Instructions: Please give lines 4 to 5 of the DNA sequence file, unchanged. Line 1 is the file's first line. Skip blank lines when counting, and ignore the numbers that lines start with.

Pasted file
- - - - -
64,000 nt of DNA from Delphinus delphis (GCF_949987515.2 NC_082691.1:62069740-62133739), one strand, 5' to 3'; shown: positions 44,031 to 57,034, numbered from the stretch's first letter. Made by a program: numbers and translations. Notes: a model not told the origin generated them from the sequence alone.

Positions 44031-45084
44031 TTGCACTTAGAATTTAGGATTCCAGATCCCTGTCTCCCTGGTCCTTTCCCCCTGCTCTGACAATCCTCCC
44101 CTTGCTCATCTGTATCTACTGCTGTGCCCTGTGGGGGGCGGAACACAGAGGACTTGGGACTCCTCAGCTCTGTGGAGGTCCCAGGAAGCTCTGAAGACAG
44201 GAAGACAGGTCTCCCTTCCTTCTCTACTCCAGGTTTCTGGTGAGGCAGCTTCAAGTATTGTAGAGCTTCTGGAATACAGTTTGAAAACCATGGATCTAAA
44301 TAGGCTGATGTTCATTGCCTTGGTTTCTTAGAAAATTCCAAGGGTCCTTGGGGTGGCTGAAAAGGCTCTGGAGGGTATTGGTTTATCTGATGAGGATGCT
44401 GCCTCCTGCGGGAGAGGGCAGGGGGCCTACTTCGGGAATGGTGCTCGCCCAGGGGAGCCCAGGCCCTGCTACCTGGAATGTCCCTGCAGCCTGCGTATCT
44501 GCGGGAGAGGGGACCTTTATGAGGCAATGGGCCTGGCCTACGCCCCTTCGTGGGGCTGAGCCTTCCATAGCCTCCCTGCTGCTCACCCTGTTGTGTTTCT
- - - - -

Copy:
44101 CTTGCTCATCTGTATCTACTGCTGTGCCCTGTGGGGGGCGGAACACAGAGGACTTGGGACTCCTCAGCTCTGTGGAGGTCCCAGGAAGCTCTGAAGACAG
44201 GAAGACAGGTCTCCCTTCCTTCTCTACTCCAGGTTTCTGGTGAGGCAGCTTCAAGTATTGTAGAGCTTCTGGAATACAGTTTGAAAACCATGGATCTAAA